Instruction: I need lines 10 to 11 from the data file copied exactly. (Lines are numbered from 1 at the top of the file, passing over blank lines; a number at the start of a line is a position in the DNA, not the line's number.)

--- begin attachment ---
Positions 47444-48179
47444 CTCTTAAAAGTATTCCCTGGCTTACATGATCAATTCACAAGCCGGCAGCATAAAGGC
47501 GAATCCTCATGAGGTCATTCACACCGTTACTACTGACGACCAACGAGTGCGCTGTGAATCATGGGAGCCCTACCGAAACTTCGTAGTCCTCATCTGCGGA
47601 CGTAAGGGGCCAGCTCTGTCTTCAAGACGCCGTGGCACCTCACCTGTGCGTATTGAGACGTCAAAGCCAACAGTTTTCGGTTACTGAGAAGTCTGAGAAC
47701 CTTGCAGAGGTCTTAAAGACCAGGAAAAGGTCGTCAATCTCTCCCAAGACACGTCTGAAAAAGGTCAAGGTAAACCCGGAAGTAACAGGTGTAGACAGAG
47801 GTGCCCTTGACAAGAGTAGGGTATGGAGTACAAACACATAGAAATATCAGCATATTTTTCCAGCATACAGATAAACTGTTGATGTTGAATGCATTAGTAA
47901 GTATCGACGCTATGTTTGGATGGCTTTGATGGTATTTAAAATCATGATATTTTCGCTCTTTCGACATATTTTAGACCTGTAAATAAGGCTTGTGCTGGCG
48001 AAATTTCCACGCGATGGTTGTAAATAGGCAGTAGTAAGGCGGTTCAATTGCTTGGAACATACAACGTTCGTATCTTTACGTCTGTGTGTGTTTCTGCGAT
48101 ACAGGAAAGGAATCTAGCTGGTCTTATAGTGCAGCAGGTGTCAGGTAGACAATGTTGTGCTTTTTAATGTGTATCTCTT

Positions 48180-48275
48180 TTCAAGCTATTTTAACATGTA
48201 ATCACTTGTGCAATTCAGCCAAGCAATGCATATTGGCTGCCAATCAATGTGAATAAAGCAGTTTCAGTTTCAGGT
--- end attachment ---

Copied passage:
Positions 48180-48275
48180 TTCAAGCTATTTTAACATGTA